2 Boys & Too Many Costumes

Halloween is my hands-down, favorite holiday. I have no presents to purchase and no elaborate meals to execute. Pre-kids, Halloween meant outlandish costume parties with naughty costumes and ghoulishly themed cocktails, forgetting the daily routine and embracing my inner Elvira. Then my sons came.

Costumes2I loved Halloween the most when my sons were babies. They gamely donned whatever costume I purchased. My oldest son’s first Halloween, I dressed them as furry lions and handsome devils. I propped them against gigantic pumpkins for pictures. As long as the costumes weren’t too itchy or hot, the boys grinned their toothless grins and wore them while we pushed them in strollers to trick or treat. The toddler years were a crapshoot. I spent one season scouring the internet for a furry Elmo costume due to a consuming obsession with Elmo and Mr. Pickles. I dropped a crazy amount of money in a bidding war on eBay, the costume arrived the day before Halloween, and my son hated it. He yanked the Elmo hood off his oversized head and proceeded to whine through the whole (very short) evening of trick or treating. Now my sons are school age. They have their own opinions on what costume is fit for the school’s Halloween parade. The costume has to be terrifying, gory, or creepy. The irony here is that the costumes they covet are inspired by shows they are years away from watching.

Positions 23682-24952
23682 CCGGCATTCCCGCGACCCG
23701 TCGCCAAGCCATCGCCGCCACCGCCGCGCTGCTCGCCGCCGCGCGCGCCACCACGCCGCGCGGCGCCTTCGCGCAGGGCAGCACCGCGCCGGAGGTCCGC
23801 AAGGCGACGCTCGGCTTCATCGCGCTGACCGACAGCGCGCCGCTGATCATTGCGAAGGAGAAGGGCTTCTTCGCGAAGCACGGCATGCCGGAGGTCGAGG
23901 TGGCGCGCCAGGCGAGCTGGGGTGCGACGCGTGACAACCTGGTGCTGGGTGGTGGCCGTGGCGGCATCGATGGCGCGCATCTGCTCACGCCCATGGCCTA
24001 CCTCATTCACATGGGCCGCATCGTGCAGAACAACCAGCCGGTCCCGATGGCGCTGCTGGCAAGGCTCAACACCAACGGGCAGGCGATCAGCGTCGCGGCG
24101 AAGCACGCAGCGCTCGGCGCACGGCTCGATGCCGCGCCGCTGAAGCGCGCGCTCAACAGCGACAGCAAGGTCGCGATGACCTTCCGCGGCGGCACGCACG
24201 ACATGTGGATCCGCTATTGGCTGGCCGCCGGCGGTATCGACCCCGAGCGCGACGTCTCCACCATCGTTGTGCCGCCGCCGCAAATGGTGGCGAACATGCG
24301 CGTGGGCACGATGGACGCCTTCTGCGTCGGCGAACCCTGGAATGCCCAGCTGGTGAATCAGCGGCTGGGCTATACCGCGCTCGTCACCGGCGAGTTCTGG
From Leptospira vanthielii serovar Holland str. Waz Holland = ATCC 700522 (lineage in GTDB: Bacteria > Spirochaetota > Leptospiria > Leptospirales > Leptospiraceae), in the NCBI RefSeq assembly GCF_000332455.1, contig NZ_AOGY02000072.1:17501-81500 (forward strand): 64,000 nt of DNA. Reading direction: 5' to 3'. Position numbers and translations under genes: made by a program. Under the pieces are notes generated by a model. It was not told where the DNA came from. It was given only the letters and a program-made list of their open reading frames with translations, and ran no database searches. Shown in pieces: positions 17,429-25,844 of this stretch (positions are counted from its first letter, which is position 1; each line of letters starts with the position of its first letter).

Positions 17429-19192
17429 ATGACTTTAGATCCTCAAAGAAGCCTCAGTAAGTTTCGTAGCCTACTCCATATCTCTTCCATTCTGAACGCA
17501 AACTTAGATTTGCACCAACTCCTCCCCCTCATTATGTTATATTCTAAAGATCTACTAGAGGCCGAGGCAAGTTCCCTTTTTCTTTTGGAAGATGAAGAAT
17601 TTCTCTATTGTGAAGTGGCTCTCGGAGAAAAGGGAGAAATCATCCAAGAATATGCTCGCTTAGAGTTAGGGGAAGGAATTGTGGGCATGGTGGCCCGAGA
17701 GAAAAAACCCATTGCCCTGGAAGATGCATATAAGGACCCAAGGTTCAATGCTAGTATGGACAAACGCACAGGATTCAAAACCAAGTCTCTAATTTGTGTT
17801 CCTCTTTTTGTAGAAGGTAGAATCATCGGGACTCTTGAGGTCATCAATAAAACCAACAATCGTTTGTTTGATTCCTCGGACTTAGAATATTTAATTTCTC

My older son has been a zombie three years in a row. Yet, he wouldn’t sleep for weeks if he viewed an episode of The Walking Dead. Another year he wanted to wear the mask from the movie Scream. If I even let him watch one scene of that movie, he’d be too traumatized to leave the house. Or babysit his younger brother. My other dude has based his entire costume choice on whatever weapon appeals to him at the dreaded Halloween superstore. Last year he chose to be a skeleton court jester because he had to have the staff with the matching skeleton jester head. The crowds and chaos of the Halloween store made it that much easier to give him his way. Of course his arms grew tired from hauling his pillowcase of treats, so I was forced to juggle the jester club along with an oversized zombie axe for the hundreds of blocks we cruised on Halloween night.

These are boy problems, to be sure. I should be thankful that I don’t deal with the girl issues on the opposite end of the spectrum—tiny costumes, short skirts, and trying to grow up too fast. Yet I long for those days when my preschooler boys donned Bob the Builder helmets and fuzzy Scooby Doo suits. I’m resigned to be the mother of zombies and creepers this year, minus the weapons. Or perhaps we will forgo the Halloween store all together and make this the year of homemade costumes. I’m sure I can make a mean axe out of aluminum foil.

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